By Patrick Lynn
The state of Wisconsin has declared January as an awareness month for human trafficking; an often underreported crime, according to the Department of Justice.
The DOJ’s Human Trafficking Initiative is to make Wisconsin “inhospitable to human traffickers and to support victim-centered strategies and partnerships throughout the state.” According to a news release from the DOJ, sex trafficking in Wisconsin is difficult to estimate since it is often underreported, and it can happen in any community and victims can be of any age, race, gender, or nationality.
“Human trafficking is a crime that hides in plain sight. Often, it takes an astute police officer, hotel worker, or bystander to notice and speak up—and save a victim,” the news release read in part.
The state patrol works closely with the Wisconsin Department of Justice to provide enhanced and consistent training to law enforcement and private sector partners across the state. All of the officers within the state patrol—including cadets at the State Patrol Academy—receive training related to human trafficking.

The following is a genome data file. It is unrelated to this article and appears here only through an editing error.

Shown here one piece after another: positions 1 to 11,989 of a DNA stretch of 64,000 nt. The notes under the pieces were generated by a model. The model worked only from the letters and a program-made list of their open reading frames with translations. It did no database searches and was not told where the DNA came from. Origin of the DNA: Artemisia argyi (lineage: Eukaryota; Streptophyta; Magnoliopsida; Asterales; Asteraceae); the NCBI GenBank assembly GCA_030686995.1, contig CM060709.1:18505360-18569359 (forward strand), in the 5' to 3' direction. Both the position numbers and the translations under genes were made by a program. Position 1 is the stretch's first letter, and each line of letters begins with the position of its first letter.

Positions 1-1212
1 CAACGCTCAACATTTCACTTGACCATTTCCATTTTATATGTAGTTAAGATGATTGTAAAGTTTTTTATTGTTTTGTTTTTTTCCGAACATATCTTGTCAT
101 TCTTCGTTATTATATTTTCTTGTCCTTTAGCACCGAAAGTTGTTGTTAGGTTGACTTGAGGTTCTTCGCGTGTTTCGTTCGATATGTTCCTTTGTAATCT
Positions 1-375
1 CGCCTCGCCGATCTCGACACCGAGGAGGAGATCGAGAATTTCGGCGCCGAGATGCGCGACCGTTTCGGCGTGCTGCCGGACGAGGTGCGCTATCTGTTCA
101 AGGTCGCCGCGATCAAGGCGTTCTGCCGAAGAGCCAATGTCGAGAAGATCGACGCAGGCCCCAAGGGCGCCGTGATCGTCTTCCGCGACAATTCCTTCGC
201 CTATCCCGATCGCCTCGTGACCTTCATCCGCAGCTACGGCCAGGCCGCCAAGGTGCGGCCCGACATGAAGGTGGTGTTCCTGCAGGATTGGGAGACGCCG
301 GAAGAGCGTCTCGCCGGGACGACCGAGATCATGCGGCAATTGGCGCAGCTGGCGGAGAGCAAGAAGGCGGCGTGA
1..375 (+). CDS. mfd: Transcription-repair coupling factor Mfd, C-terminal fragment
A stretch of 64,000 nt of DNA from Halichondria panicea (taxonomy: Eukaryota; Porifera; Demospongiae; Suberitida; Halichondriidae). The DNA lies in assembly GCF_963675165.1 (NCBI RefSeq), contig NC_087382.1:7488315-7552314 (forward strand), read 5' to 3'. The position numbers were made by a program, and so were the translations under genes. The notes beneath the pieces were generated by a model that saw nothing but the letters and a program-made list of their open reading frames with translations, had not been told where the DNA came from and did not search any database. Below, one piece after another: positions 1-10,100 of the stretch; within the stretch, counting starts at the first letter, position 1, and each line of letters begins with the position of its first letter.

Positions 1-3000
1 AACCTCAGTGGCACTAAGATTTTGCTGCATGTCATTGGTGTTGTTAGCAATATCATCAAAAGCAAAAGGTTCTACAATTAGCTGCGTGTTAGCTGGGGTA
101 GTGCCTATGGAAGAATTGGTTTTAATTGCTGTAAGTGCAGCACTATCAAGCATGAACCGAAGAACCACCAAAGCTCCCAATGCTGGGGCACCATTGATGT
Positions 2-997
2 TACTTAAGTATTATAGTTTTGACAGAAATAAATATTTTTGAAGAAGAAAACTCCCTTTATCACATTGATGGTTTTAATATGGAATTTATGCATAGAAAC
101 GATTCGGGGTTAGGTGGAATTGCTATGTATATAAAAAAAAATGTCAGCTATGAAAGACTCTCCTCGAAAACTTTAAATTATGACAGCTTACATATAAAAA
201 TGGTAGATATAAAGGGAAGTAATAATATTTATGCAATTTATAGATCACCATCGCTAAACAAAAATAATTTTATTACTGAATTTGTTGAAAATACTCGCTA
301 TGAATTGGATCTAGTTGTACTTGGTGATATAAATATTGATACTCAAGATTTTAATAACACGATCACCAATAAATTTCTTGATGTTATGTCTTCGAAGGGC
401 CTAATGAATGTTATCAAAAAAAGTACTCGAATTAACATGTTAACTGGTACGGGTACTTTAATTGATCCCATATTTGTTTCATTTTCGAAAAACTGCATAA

The training covers the basic “indicators” of human trafficking—what types of things to look for, what questions to ask, and possible options for officers if they need to connect a victim with available social services.
“Many myths and misconceptions of human trafficking exist, WSP Capt. Travis Wanless of the North Central Region/Wausau Post said. “Recognizing key indicators of human trafficking is the first step in identifying victims and can help save a life.”
National Human Trafficking Awareness Day is recognized each year on January 11. In recognition of this important day, the Blue Campaign hosts a social media campaign called #WearBlueDay. People are encouraged to post a photo wearing blue clothing along with the hashtag to call attention to this crime.
If you encounter a situation that you suspect is human trafficking, the WSP and DOJ advise you to not confront the suspect or alert the suspected victims. Additional tips follow:
- Be a safe/smart observer.
- Gather as much information as you safely can: Vehicle description; occupant descriptions; and license plate number
- Contact the National Human Trafficking Hotline at 1-888-373-7888 or text “HELP” or “INFO” to 233733.
- If there is an immediate danger, contact local law enforcement or 911.